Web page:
By Karnataka on Cauvery
on august 7 the Karnataka state cabinet gave a fresh twist to the Cauvery controversy, when it decided to propose that the river's water be shared with Tamil Nadu (tn) only for drinking purposes. The ludicrousness of the plan can be gauged from the fact that almost 95 per cent of Cauvery's water is used for irrigation and another 3 per cent is consumed by industries.
An official of Karnataka's irrigation department concedes that such an arrangement is not workable. It is also ironical that the state is not practising what it is preaching. For, despite its resolve, the Karnataka government is releasing water for agricultural use in the Cauvery delta. A former irrigation consultant to the state government points out, "The authorities have also opened the Krishnarajasagar and Kabini reservoirs to convince the Centre and tn that there is no water in Cauvery river."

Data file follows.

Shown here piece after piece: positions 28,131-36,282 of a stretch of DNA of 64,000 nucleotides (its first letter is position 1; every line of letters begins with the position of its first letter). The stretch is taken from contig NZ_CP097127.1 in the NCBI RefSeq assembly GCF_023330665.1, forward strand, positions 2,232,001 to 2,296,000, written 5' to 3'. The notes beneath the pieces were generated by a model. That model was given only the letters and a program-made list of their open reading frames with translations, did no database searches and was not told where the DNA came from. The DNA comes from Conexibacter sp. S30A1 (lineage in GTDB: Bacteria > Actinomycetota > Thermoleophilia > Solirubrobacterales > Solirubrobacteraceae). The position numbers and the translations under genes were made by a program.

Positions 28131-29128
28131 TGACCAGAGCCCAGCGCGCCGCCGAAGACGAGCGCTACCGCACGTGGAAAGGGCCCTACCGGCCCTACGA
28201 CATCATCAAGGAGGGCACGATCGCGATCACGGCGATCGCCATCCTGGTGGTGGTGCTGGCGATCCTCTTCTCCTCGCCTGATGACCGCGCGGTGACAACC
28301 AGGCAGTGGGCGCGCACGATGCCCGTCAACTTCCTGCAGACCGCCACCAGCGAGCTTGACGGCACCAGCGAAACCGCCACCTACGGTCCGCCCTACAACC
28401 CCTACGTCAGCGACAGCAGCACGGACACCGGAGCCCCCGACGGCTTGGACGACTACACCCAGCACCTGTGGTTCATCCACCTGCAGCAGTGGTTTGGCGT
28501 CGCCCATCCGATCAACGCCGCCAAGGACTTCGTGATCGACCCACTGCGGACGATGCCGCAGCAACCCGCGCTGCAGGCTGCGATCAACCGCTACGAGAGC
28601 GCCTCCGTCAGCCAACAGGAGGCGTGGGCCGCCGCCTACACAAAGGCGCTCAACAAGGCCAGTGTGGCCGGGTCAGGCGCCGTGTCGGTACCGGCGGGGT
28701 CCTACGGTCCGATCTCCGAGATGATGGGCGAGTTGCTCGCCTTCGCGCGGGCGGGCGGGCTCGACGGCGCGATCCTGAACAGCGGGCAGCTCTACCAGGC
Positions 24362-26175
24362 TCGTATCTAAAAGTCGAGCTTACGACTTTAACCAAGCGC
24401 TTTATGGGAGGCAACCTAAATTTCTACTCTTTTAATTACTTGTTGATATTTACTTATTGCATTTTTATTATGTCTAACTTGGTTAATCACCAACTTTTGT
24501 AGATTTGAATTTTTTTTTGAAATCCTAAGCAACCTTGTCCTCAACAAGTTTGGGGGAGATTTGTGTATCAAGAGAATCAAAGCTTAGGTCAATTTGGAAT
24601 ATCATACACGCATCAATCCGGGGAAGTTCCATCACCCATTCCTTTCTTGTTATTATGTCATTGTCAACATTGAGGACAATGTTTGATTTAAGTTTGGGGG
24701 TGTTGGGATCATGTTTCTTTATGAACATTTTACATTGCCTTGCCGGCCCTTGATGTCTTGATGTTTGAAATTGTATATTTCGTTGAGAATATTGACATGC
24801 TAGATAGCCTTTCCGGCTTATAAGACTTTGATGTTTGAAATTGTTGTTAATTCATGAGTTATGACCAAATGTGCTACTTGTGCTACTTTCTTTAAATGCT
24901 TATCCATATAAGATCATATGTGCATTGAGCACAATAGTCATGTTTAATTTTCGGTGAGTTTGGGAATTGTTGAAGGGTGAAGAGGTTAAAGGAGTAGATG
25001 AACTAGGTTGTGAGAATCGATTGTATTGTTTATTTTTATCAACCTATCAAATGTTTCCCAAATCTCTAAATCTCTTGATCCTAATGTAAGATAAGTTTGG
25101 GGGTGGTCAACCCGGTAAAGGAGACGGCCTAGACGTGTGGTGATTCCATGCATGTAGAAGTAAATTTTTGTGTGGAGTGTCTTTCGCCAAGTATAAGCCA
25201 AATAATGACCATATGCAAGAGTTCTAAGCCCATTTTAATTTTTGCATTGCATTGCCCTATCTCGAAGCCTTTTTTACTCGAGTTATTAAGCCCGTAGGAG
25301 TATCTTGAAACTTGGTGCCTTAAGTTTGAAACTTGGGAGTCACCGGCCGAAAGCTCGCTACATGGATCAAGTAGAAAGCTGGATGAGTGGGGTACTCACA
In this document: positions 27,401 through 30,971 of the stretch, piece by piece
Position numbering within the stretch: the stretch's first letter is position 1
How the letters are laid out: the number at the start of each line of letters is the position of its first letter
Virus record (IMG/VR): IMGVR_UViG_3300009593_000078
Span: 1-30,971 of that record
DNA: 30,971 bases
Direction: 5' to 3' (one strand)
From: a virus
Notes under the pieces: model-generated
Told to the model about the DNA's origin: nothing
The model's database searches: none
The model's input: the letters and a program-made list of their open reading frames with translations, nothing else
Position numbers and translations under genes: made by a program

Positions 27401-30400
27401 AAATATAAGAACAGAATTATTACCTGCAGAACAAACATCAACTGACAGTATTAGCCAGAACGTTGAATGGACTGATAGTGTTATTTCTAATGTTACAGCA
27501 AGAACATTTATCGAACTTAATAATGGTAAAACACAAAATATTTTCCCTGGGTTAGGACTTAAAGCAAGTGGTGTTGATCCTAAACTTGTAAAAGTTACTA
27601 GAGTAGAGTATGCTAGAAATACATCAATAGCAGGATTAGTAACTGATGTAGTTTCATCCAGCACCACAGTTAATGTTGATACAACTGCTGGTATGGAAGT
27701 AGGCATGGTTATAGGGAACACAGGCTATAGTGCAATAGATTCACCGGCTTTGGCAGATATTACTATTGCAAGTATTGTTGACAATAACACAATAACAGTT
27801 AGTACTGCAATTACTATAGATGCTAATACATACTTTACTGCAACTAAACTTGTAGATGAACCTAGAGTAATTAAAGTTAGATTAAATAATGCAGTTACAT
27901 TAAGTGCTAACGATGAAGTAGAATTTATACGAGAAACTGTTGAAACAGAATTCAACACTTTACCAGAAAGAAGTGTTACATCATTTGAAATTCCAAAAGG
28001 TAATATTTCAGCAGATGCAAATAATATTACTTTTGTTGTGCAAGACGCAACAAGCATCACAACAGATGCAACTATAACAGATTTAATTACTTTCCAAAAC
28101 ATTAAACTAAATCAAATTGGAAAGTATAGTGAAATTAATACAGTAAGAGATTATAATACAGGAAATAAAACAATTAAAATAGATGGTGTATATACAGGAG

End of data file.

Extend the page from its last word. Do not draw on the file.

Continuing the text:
The state government may actually have employed this ruse to project a bleak picture during the meetings (on August 8 and August 18) of the Cauvery technical committee. Even as talks floundered on the issue of water measuring centres, Karnataka was reportedly ready to oppose the Union government if it was asked to release water for purposes other than drinking.
Meanwhile, former state irrigation minister Nanje Gowda backs Karnataka. "Currently, the state has just 26 tmc of water. For drinking requirements alone, 28 tmc is needed. So the state government is justified in adopting such a stance," he asserts.
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